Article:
‘Weed your Library’

Overstuffed BookshelfSpring often brings with it that urge to clean and clear out. This applies to books as well! Even though we regard books as “our friends” we cannot keep them all, especially if we are also prone to impulse buys. It’s the same with clothing. First rule of thumb  –  don’t ever be tempted to buy a new wardrobe or add a new bookshelf unless it’s to complement your decor. If the space is no longer adequate, then weeding needs to happen!

With the ease of online shopping and the allure of used bookstores, most of us have lots of books we had the opportunity to buy, but never actually took the time to read. This can leave us feeling overwhelmed and weighed down. And that also goes for the nightstand and the booklist. Be sure to weed those as well!

So how to weed. First of all, remove those impulse buys that you regret ever acquiring. It’s ok. Forgive yourself and clear them out. Look at each book you haven’t read and ask yourself if you really do still want to read it.  If not, out it goes. If you want them again they will be somewhere in a bookstore or a library. Unless you are a re-reader (and very few of us really are) get rid of the ones you have read unless they belong in one of the following categories:

Organized BookshelfKeep the books you absolutely love or definitely still want to read. Bookshelves do reflect who we are and what we are interested in. Also keep books that are beautiful as objects (like out of print first editions or arty coffee table ones), books that you have underlined and are likely to return to for edification, books that you want to keep for your children, and books that you might want to pass on to a friend or a guest. My rule for clothing and household goods is similar – keep only what is regularly useful or dearly loved.

What to do with the books? Pass them on to charities or bazaars. Leave them in community centres. Find a book exchange or a used book store. And if you are embarrassed to be seen with a particular item, assume no one else will want it either. By all means, recycle it or dump it in the trash.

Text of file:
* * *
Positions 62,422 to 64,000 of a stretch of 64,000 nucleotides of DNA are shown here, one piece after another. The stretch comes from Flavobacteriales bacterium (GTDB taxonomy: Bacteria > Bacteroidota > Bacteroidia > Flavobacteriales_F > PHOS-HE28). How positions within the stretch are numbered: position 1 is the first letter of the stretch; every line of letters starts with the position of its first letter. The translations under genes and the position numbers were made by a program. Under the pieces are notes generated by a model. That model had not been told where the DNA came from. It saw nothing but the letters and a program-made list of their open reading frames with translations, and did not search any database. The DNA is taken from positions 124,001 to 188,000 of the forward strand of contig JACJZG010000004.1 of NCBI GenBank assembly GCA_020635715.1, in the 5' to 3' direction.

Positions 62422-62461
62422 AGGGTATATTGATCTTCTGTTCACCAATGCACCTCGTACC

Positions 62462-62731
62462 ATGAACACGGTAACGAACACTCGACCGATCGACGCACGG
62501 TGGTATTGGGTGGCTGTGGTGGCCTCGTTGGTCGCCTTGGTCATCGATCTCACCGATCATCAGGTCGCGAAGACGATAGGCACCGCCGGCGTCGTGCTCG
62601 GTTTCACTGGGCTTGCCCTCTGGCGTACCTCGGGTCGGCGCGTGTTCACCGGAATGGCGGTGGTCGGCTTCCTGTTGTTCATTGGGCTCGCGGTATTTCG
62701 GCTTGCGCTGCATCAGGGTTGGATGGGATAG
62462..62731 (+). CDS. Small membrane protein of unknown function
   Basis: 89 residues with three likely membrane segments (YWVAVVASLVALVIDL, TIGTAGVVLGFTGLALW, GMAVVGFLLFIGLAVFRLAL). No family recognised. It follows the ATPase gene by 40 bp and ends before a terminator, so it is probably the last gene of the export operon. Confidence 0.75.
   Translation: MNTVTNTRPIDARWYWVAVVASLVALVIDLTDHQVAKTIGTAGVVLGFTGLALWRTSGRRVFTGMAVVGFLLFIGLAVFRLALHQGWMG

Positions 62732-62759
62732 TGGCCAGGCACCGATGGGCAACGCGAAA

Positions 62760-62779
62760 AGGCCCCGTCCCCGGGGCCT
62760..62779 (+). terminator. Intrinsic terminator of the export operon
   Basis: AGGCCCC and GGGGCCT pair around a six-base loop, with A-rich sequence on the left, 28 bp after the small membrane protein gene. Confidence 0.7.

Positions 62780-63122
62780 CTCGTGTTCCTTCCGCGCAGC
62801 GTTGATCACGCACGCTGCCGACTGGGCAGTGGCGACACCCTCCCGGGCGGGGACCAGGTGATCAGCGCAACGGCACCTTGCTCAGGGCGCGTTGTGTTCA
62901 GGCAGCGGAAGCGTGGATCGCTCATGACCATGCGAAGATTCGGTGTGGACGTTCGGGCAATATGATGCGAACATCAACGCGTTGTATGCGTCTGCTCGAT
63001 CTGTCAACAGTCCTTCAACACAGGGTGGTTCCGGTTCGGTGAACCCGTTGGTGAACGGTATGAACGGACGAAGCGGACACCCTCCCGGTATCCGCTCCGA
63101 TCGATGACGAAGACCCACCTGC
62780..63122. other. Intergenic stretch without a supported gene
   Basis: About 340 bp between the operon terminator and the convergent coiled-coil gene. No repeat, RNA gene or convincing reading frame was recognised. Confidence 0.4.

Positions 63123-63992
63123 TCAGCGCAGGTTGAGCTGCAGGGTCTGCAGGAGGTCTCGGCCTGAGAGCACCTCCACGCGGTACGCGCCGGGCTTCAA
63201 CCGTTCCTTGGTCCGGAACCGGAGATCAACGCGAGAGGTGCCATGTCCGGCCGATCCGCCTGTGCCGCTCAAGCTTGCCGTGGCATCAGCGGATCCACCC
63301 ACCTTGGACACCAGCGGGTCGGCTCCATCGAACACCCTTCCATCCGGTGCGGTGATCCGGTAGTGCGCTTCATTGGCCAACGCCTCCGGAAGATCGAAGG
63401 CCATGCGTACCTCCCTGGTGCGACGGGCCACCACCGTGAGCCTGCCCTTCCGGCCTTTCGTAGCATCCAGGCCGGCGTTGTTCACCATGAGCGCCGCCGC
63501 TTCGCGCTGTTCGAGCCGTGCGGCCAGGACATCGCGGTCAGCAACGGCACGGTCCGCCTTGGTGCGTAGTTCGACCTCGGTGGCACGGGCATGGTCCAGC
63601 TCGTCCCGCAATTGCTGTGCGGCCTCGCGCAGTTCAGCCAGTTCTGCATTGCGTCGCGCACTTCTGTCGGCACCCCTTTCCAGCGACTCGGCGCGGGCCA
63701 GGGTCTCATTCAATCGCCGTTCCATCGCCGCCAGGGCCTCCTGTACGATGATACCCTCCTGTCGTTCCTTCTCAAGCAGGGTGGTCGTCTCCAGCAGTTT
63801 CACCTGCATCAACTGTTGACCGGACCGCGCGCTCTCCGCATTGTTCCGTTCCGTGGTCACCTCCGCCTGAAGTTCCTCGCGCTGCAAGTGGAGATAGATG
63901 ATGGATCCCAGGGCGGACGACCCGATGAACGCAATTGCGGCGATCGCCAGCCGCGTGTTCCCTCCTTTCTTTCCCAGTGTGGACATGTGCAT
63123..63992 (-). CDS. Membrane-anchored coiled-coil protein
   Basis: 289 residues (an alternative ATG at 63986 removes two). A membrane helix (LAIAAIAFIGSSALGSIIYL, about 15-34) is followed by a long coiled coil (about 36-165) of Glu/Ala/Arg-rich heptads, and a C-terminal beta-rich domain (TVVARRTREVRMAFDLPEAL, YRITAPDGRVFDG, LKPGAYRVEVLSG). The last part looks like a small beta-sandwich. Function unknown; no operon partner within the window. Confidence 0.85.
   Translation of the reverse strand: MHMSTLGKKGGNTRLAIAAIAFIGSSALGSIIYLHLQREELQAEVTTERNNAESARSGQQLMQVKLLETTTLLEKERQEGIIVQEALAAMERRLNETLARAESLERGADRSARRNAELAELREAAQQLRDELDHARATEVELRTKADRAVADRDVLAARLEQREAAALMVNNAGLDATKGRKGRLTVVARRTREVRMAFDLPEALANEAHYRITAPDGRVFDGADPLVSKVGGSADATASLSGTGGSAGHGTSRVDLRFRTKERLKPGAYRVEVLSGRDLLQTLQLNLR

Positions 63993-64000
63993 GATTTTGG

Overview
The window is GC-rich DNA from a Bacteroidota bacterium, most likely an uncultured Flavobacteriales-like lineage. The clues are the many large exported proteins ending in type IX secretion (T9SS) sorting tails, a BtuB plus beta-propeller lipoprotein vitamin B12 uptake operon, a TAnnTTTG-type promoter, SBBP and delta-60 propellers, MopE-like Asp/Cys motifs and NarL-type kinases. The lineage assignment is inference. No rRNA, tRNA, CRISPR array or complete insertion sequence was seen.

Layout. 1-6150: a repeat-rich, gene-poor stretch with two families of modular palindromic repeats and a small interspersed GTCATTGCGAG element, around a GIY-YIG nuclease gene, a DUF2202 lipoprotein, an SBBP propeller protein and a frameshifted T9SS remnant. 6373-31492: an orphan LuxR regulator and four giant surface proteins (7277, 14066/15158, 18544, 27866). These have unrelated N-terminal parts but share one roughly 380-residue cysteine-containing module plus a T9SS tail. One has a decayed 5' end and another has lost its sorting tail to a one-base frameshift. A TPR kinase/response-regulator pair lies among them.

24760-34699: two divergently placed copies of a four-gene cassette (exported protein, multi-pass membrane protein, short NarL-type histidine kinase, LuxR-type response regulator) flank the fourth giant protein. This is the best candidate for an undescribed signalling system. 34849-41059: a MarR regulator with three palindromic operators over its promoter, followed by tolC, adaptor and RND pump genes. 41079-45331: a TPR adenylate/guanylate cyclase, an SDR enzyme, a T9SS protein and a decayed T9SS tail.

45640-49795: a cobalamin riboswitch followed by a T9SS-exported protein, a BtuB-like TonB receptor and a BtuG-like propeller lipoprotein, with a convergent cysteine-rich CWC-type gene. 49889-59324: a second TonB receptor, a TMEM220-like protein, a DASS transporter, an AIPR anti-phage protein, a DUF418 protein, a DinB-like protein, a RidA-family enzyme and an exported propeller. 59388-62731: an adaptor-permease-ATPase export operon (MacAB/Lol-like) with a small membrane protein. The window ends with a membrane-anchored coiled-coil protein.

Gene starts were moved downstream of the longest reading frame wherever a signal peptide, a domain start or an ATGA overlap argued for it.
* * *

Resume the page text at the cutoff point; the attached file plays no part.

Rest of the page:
If you need a reward for your efforts when you are done, why not indulge in the purchase of a new book you really wanted to read, but had no space or time for. Purging is cathartic and culling raises the value of the things that we choose to keep. It opens us up to new energy and possibility. Hurrah for spring!

8 responses to “‘Weed your Library’

  1. Nancy Wickham

    Alas, the best place for me to drop off books is the amazing Goodwill Bookstore in Fort Myers, Florida. After they help me unload items at the back of the store they hand me a coupon and I walk around to the front of the store, wander in, and ‘reload’. I’ve even been tempted to ‘re-buy’ books that I’ve dropped off months before- There are probably support groups for this…

  2. Caveat: Make sure if your husband is doing this you are with him to monitor! John once gave away a slew of beloved classic children’s books!! ):

    • Ouch! You make a good point Laura! Weed with your partner, especially if they tend to the “thrower” rather than the “keeper”! By the way, attended a conference at Daunt Books last week. When are you coming this way again?

  3. Nick just emptied his office and brought home 1500+ books… do I need to say more? I say ‘Amen’ to this post!

  4. Thank you for inspiring me, once again. Our family once had a bookstore to support our book buying habit. Books are hard to let go of but you have encouraged me to do another much needed purge.

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